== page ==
FloridaMan says there are two ways to deal with Italy: get them onside or take measures to prevent Italy attacking you. Ignore the threat, he says, and Italy could easily gain control of one or two Austrian SCs by the end of 1901… and have them permanently.

He’s possibly right, although I think Russia is just as big a threat, and just as capable of crippling Austria, as Italy. For me, if Russia gets into Galicia, Austria could well be just as doomed as if Italy were to hold Trieste and/or take Vienna by Winter 01. Why? Well, Russia could get into either Vienna or Budapest from Galicia, of course, but – more importantly – having a Russian army in Galicia means Austria has to defend VIenna or Budapest and it invites Italy to grab a good opportunity by allying with Russia against you.

If you feel you can trust Italy, FloridaMan says, an effective opening is the Key Lepanto with Italy. This is where Italy orders A Ven-Tri, apparently stabbing Austria, but then orders A Tri-Ser in F01, putting the Austro-Italian alliance on the front foot against Turkey.

The problem is that the Key Lepanto can very easily become the Stab Lepanto, when Italy stays in Trieste or, indeed, decides to order A Tri-Vie/Bud and (if they also ordered A Rom-Ven in S01) A Ven-Tri. If something like this happens, Austria is very often stuffed. So you need to only do this if you truly believe Italy is your friend. For me, if Italy offers the Key Lepanto as part of an Adriatic Alliance with you, back away from it. Slowly… or in a zig-zag pattern.


Is Russia moving to Galicia? There are three possible answers:

  • Russia says they’re moving A War-Gal. It’s nice if they say this – at least you know what’s coming! You may even agree to let the move happen, although, well, you know Vienna and Budapest are right next door, right? A Vie-Gal is still a good move as part of an agreed bounce.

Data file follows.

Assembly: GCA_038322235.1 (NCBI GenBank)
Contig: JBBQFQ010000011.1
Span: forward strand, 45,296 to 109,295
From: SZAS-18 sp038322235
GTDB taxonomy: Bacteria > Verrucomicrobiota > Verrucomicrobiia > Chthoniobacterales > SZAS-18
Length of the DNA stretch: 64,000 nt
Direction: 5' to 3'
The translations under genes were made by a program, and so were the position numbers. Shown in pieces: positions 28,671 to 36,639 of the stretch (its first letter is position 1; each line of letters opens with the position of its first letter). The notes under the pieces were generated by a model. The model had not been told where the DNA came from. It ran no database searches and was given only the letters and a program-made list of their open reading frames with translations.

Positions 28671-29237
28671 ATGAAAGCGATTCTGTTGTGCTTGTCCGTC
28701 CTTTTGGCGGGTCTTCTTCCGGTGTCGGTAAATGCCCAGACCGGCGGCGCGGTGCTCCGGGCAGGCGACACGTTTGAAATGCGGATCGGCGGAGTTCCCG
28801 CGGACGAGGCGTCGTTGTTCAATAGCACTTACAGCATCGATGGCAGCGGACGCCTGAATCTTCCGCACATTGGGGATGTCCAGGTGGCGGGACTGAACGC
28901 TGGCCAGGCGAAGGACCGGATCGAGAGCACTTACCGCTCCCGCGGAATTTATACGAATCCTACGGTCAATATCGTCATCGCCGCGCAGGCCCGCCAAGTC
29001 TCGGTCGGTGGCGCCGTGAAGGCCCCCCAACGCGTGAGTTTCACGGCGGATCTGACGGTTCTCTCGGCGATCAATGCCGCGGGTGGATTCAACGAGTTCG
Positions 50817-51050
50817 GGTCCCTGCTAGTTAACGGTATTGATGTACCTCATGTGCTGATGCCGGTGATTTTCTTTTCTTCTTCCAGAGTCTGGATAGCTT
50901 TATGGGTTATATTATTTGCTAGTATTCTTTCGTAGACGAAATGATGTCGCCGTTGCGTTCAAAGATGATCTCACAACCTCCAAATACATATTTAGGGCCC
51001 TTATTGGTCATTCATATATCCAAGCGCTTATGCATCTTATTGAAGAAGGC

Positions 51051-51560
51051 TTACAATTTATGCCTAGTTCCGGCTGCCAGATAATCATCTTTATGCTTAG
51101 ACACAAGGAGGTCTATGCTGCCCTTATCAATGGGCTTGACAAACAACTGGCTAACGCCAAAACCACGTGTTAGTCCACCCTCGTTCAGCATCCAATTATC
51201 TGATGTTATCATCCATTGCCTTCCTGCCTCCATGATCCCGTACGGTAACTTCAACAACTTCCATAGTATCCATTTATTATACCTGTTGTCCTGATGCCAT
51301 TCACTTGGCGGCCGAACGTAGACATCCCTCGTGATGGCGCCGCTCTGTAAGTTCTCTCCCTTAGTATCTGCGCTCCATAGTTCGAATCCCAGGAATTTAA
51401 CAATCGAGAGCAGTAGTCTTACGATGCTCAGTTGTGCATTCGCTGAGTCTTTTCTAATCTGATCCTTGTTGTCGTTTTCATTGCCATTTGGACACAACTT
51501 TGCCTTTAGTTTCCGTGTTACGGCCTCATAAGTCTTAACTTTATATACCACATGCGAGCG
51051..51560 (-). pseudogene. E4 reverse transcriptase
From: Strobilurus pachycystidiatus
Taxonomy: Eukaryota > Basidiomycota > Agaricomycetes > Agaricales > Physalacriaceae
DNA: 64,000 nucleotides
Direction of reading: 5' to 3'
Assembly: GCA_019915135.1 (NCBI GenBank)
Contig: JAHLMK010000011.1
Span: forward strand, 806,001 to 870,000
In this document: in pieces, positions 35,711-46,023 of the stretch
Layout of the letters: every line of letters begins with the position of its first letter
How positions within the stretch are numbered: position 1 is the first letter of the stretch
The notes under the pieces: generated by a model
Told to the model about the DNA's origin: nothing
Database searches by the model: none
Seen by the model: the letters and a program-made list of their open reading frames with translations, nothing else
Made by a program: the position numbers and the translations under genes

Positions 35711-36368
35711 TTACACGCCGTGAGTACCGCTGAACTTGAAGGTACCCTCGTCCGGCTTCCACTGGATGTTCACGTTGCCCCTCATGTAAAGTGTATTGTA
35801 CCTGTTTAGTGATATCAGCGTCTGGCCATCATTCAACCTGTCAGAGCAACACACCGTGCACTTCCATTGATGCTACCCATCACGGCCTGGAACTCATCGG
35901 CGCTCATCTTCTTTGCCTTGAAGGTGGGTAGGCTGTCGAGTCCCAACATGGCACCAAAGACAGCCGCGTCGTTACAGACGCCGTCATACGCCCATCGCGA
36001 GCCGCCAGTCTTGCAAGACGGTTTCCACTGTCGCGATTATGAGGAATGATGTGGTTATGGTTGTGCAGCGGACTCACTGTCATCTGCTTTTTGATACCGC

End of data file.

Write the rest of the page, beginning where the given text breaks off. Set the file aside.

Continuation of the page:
• Russia says they’re not moving to Galicia. Again, nice if they’re telling you this in a believable way and them moving as they’re promising seems to make sense in the wider context.
  • Russia is vague about what A(War) is doing. Not good. Seriously. If Russia won’t commit to either of the two above, then you should assume A Vie-Gal is going to be needed.

FloridaMan doesn’t say this (as I said above, he’s more worried about the threat from Italy) but I believe Russia is the bigger threat. Whether Russia allies with Italy or Turkey, the chances are that Austrian SCs are the easiest option for Russian growth in the south. Mathematically (for what it’s worth) that’s a 2/3 probability that Russia will ally against you.

Later in the video, FloridaMan points out that the most common opening for Austria is the Balkan Defence Opening: F Tri-Alb, A Bud-Ser, A Vie-Gal (what the Library of Diplomacy Openings calls the “Balkan Gambit, Galician Variation”). Why? Because Austria has a good chance of gaining Serbia and Greece and A Vie-Gal defends Galicia from Russia.

Common openings are not necessarily the best options for any power, and Austria-Hungary has as wide a set of opening options as any power, right up there with France, Germany and Russia. However, this opening is defensive and progressive in one, which makes it a fair option. If Italy decides to open with A Ven-Tri (and especially if they also order A Rom-Ven) you could be in trouble, of course, which just goes to show that the only ‘good’ opening is one which fits the circumstances!


Turkey isn’t the immediate threat Russia and Italy are, so Austria-Hungary should probably approach things differently with them. As FloridaMan says, Turkey doesn’t have to be openly hostile to anyone in 1901, so it can be difficult to get a good read on what they intend in S01.

It also means that Austria should perhaps be a little firmer with what you want Turkey to do. FloridaMan says he always tries to get Turkey to move aggressively towards Russia, such as ordering A Smy-Arm in S01. If Turkey’s prepared to do this, then the chances are they’re going to be friendly.

Perhaps. A sneaky Turkey would agree to this and still attack Austria by occupying the Black Sea (S01 F Ank-BLA) and convoying the army in Armenia to the Balkans. This requires Russia to go along with this set of openly anti-Russian moves, though and, well, if Russia is prepared to go with that, they’re nuttier than a bag of monkey nuts in a crate of monkey nuts stored in the Monkey Nuts warehouse.